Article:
1 Old Nubian

Old Nubian is a Nilo-Saharan language (Greenberg 1963: 85, 130) spoken in the medieval Nubian kingdoms established above the First Cataract of the Nile: Nobadia, Makuria, and Alwa.1 It has been attested between the 8th and 15th centuries (Browne 2002: 1), with a highpoint around the 12th century (Ochała 2014: 41–42). The kingdoms were Christian, and the attested textual material that remains comprises both literary and documentary texts.

Old Nubian is part of the Nubian family within the North-Eastern Sudanic subgroup of the Nilo-Saharan phylum. Its closest relatives are the Nile Nubian languages Andaandi (Dongolawi), Mattokki (Kenzi), and Nobiin, as well as the Western Nubian languages that include Birgid, Midob, and a diverse group of Kordofan Nubian languages. Together with Meroitic, it is the oldest known representative of the Nilo-Saharan phylum, the least studied of all African macro-families.

Old Nubian is an agglutinative SOV language (Browne 2002: 91), with a nominative–accusative case marking system (van Gerven Oei 2014: 170–74).

Although perhaps obvious, it should be pointed out that Old Nubian is a dead language. This means that our data set is by definition limited to the Old Nubian texts that have been published and those that we still hope to find at archeological excavations. In spite of this considerable handicap, we hope to prove that the set of “personal endings” thus far quietly assumed to be agreement morphemes are in fact a set of subject clitics.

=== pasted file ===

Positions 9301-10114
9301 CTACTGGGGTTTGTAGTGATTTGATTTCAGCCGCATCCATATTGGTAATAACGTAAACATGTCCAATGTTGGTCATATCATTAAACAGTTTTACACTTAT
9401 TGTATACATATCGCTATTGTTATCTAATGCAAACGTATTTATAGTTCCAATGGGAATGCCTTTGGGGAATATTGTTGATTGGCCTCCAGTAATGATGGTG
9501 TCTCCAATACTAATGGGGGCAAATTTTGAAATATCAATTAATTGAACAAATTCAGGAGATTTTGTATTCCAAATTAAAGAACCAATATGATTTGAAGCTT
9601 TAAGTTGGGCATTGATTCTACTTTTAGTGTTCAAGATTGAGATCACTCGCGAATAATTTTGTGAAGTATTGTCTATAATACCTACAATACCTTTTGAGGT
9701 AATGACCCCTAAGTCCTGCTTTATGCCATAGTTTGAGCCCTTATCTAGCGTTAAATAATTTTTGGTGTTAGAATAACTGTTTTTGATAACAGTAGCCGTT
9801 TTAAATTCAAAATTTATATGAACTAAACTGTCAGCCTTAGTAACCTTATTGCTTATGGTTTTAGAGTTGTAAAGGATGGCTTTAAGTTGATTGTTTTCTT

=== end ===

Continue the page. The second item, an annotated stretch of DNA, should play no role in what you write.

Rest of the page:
2 The distribution of Old Nubian “personal endings”

Old Nubian features a series of morphemes that appear on verbal forms after tense morphology, but before the predicate marker -ⲁ -a (Table 1).2 These morphemes are referred to in the literature as “personal endings” (Browne 2002: 49; Bechhaus-Gerst 2011: 72; Smagina 2017: 38).

Table 1

Old Nubian “personal endings”.

pers. ending pers. ending + PRED
1SG -ⲓ -i -ⲉ -e
2/3SG -ⲛ – (i)n -ⲛⲁ – (i)na
1/2PL -ⲟⲩ -ou -ⲟ -o
3PL -ⲁⲛ -an -ⲁⲛⲁ -ana

These morphemes are not always present on verbal forms, thus leading scholars to differentiate between “non-finite” or “predicative” forms, which don’t exhibit these morphemes (Hintze 1971: 287; Browne 2002: 50; Bechhaus-Gerst 2011: 68), and “finite” or “indicative” forms, which do (Hintze 1977: 39; Browne 2002: 50; Bechhaus-Gerst 2011: 71). The prevalence of this terminology tacitly suggests that the “personal endings” should be interpreted as agreement morphology.

I have argued, however, that the finiteness of a verb should not be correlated with the presence of one of these cross-referencing morphemes, but rather with the presence of predicate marker -a (van Gerven Oei 2015a: 317–322).3 Thus, an explanation for the distribution of these “personal endings” should be sought elsewhere.